Review of GSM UMTS Smartphone BlackBerry 9800 Torch

“BB Torch comes in a black carton box and on the screen of the pictured phone we can see young, sporty people, who, if I understand correctly, should represent the Torch customers as they are seen by RIM marketing folks. A good looking girl is riding a wakeboard (talking on a Torch at the same time?), another, casually dressed, sits on the shoulders of a similarly casually good looking (it’s an assumption ;)) young man against some European looking building on the background. If this is the market positioning envisioned for the Torch (young, mobile people with disposable income), it pegs the handset squirrely against the Android and iPhone – the positioning, where RIM may have a little chance to win even with BB OS6. The initial reports from the field are proving it – news are not good for RIM as the sales of the devices over the first few days are estimated to reach only 150,000 units – to compare, BlackBerry 9700 Tour, released on Verizon last year, sold 275,000 phones in the first day. This obviously does not mean the phone will be a failure – the customer base for BlackBerry is corporate, where the phones are purchased at a specified time period and many at once, so over time the sales should be good. Nonetheless it is already clear that there was no penetration of a consumer market as RIM had hoped.” Read more here:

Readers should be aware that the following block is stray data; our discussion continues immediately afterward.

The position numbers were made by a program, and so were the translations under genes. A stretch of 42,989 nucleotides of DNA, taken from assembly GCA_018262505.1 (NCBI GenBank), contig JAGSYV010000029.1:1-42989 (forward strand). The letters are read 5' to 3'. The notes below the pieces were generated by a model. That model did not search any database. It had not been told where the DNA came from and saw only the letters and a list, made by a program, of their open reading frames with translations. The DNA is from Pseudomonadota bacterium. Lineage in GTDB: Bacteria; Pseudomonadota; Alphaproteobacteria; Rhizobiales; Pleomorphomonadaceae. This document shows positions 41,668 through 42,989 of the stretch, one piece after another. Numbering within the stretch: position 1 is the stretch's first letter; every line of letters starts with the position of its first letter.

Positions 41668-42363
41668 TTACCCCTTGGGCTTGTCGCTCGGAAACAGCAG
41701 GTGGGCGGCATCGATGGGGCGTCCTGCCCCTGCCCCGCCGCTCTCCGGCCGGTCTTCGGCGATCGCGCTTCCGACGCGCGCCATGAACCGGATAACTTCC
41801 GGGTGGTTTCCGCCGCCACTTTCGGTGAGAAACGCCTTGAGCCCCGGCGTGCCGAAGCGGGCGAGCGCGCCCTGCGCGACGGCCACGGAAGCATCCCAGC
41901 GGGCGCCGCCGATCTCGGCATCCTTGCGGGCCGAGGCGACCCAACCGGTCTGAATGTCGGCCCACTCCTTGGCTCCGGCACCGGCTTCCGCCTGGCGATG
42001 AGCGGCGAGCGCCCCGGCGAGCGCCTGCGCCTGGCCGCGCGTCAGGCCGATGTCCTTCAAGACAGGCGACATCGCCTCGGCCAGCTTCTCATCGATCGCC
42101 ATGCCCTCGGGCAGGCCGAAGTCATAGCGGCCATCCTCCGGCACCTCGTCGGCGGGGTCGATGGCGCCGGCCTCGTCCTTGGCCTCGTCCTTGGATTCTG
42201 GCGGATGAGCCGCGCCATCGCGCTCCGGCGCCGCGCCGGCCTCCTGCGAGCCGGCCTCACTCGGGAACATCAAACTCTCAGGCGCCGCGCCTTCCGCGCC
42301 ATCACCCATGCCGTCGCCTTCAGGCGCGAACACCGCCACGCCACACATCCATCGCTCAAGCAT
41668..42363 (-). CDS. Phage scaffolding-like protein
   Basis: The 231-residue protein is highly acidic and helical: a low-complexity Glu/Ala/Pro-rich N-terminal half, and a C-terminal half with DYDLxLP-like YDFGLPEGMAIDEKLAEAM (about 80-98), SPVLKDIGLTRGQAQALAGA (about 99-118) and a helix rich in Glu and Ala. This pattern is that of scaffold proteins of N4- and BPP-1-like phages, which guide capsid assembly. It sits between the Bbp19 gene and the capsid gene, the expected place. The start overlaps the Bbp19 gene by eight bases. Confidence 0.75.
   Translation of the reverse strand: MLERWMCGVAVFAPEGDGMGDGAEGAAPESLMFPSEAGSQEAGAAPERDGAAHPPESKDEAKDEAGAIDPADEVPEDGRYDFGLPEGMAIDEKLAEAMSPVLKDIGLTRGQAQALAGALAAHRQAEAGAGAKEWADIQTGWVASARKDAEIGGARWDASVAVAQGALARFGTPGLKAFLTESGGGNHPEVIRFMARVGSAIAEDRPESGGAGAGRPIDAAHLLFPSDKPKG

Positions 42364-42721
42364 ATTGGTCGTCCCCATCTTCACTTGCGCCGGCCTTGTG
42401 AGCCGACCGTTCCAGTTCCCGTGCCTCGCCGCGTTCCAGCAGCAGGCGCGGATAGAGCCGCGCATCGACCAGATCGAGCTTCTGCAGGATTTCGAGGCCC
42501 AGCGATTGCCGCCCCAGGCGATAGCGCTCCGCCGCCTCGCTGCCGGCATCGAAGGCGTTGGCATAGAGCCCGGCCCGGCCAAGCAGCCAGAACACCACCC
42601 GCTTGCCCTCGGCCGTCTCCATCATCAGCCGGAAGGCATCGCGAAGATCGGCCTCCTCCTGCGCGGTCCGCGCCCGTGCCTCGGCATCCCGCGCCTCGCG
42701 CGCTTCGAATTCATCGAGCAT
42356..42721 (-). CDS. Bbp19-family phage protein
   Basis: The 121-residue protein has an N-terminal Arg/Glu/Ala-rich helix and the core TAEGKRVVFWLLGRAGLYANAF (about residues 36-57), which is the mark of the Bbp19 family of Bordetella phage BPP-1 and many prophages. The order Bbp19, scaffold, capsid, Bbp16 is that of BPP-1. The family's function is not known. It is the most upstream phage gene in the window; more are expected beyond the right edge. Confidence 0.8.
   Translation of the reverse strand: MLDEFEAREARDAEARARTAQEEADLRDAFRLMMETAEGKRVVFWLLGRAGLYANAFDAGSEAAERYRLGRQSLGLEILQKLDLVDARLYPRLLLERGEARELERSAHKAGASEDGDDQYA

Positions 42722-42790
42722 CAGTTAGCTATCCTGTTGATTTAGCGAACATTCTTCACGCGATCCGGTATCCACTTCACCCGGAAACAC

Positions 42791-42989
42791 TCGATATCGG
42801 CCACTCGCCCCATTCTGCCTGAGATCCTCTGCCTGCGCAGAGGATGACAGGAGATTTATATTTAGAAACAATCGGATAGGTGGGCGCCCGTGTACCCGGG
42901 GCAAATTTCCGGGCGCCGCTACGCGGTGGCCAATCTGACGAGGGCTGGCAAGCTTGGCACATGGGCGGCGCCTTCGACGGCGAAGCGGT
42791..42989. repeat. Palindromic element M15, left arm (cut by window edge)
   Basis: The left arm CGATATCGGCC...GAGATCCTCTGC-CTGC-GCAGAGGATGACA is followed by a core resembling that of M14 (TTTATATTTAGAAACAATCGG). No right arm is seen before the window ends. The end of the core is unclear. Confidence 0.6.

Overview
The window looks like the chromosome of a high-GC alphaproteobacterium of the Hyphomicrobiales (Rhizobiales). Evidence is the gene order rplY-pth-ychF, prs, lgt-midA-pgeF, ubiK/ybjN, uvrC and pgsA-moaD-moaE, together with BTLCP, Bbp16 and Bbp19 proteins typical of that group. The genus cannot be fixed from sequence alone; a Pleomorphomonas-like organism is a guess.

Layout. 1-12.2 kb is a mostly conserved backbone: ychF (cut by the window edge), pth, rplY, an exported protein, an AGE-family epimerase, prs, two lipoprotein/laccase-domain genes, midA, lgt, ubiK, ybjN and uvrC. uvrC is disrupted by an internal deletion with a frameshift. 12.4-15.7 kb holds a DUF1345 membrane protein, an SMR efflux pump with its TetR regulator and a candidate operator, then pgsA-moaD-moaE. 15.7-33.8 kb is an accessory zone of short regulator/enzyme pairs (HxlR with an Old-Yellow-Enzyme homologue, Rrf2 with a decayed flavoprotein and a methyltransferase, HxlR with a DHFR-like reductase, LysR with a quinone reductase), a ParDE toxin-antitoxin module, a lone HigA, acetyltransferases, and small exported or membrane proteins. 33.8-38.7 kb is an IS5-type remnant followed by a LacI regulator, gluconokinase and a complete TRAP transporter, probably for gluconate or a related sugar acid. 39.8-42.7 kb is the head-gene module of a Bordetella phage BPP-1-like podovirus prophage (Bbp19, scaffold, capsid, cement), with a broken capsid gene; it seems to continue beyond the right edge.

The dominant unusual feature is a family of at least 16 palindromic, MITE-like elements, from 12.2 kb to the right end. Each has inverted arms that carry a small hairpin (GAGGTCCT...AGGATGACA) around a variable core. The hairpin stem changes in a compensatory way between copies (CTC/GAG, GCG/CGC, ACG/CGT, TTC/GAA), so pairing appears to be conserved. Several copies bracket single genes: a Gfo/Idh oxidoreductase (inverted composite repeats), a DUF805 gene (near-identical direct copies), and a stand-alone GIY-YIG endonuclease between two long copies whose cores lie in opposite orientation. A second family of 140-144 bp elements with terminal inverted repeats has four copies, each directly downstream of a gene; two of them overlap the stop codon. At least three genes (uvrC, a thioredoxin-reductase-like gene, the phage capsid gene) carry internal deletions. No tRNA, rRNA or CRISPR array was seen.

Android Surpasses Windows Mobile In U.S.

“Android has overtaken Windows Mobile to become the third largest smartphone OS, by marketshare, in the U.S. The figures from ComScore show that in the period between April and July this year Android surged ahead to claim an extra 5% of the U.S. smartphone market, whilst Microsoft’s Windows Mobile dropped 2.2%. Of course this is the now outdated OS that Microsoft will soon replace with Win Phone 7 and Microsoft themselves have admitted to having ‘missed a cycle’ with Windows Mobile. The interesting thing about these figures, beyond Android’s growth, is what is happening to the other operating systems. The ComScore figures show that not one of the other operating systems that they track showed any sign of growth in the time period covered, indeed most actually shrank in market share. RIM’s Blackberry OS lost 1.8% and Apple didn’t fare much better with a 1.3% drop. It is worth pointing out though that the iPhone 4 won’t have affected these results so Apple’s score may very well have jumped up in the period afterwards.” via